I ran with the lead pack through the first aid station, and feeling really solid on my feet, having a great time chatting with the top runners, and generally trying to take care of myself. 50 miles is a long day for anyone, and it didn’t seem even remotely worthwhile to start to get into any sort of pissing contest before dawn, so I gladly let myself drop to the back end of the leaders and kept pace. I continued with the pack through roughly mile 6 or 7, by which point I had fallen about 100 yards off of the lead pack as we re-entered some single-track. Foolishly, on our way into Silvermine, ~1.5 miles from the aid station, myself, and about 4 other runners missed a turn entirely… you’ve got to be fucking kidding me, right? when was the last time we saw a course marker? shit, fuck, okay, lets turn around. I figure we added at least a mile, maybe more, and lost a solid 10 or 15 places… naturally the turn we missed also caused us to gain several hundred more vertical feet over foot-crushing terrain… brilliant.
I bounced back pretty quickly however (or at least thought I did) since there’s really nothing you can do about getting lost after the fact, but it took a pretty serious toll on my overall mental state. When I got into Silvermine, I handed off my headlamp, picked up my sunglasses, and exchanged a bottle, which was followed by a helpful yell from Sean reminding me to drink more fluids…. Apparently at both aid stations I changed over a bottle, but had barely drank from either (I was at least eating the gels they stashed in the pockets for me) this would come back to bite me in the ass later.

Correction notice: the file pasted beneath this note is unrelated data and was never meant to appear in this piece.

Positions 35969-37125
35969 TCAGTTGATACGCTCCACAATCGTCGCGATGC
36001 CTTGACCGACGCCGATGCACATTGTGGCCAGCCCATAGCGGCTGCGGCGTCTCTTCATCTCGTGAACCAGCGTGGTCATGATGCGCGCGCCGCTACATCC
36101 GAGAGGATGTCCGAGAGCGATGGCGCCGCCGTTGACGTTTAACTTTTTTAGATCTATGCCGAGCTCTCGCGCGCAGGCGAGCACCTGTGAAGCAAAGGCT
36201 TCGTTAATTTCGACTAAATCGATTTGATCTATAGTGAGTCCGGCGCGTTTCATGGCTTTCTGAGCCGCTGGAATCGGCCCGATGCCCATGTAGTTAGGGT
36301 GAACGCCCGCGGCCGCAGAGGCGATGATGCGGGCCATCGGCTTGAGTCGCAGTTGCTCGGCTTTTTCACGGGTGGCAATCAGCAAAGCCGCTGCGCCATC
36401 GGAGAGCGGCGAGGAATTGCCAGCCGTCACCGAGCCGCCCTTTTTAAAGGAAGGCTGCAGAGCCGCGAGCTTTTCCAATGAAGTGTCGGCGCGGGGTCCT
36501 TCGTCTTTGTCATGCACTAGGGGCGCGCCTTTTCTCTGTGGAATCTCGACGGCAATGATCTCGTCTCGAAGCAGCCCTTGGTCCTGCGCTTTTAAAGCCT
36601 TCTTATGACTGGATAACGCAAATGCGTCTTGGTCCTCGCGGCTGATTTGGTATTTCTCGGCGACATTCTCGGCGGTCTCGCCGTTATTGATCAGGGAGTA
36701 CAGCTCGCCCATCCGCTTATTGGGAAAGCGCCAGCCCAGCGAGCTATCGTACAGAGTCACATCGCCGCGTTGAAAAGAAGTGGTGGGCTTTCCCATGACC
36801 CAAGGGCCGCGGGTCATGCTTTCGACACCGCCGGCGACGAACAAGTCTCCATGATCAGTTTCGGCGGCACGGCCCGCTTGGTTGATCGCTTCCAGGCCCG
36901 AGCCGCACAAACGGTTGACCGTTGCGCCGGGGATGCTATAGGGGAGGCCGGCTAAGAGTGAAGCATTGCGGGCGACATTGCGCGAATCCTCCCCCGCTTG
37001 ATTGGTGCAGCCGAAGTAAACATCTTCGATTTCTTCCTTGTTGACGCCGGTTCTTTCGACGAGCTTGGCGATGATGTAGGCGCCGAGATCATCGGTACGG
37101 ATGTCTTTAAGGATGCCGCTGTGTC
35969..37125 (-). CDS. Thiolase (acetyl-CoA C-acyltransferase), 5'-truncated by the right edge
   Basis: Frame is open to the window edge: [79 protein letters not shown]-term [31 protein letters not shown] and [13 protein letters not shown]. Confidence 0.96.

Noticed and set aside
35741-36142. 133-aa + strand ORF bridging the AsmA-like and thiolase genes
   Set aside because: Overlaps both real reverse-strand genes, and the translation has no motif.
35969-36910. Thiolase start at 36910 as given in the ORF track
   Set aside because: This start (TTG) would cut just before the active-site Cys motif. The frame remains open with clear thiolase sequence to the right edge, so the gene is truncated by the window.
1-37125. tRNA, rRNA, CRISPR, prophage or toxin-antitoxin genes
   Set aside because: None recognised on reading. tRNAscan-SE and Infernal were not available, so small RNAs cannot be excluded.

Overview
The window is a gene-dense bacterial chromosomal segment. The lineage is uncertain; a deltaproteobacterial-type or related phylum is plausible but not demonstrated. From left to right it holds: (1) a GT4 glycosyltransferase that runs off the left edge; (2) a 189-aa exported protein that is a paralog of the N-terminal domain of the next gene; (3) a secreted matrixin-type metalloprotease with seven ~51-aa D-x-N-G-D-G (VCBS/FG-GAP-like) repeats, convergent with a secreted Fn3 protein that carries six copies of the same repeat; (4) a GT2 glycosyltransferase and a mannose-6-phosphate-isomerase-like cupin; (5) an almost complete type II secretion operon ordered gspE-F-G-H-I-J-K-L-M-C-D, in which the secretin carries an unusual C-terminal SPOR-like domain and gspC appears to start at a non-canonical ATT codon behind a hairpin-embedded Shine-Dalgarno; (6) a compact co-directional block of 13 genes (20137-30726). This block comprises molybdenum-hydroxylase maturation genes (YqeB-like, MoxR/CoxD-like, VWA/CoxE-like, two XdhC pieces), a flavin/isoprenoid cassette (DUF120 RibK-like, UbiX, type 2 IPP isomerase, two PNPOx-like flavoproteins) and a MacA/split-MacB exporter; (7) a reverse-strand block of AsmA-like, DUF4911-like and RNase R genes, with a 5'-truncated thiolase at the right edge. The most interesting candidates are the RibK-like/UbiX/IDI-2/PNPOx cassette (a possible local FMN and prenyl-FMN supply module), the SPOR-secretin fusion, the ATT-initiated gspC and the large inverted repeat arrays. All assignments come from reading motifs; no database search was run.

From Silvermine to Arden Valley Road, I spent a lot of time and energy trying to recoup some of my lost positioning. I was still feeling rather spry, and really comfortable on my feet. I made up a lot of time, but I still wasn’t drinking very much, and even gels were a little tough to get down. I refilled my bottle at the aid station, grabbed a couple of gels, and went on my way.
Leaving Arden Valley Road, I was still feeling okay, but starting to realize that I was on a pretty rough path mentally… I hadn’t really dipped into bonking yet, and wouldn’t for a while, but the trouble I was having digesting food and absorbing water were definitely not good, I’d only urinated once, and it was coming out florescent (which I attributed to the pre-race vitamins I had taken…). This was definitely the nicest section of trail on the course, giving us some 360degree views, but the exposed rock left little for the RD’s to use to mark the trail, and being gun-shy from getting lost once today, I definitely took my sweet ass time, and became increasingly frustrated at every less-than-perfectly marked deviation.
By the time I got into Lake Skannatati I had already been seriously considering dropping out. My stomach wasn’t agreeing with me, and my brain had already begun to lose it’s desire to fight, in spite of the fact that my legs still felt great. I was seriously losing the battle. Seeing my crew at the aid station gave me enough of a kick to get moving out of the aid station (after not letting them on as to how shitty I was feeling) but within a quarter of a mile I realized that I’d gotten myself in some deep shit mentally and physically. I tried to pee again, but it was a lost cause, my stomach was sloshing, and nothing was sitting well.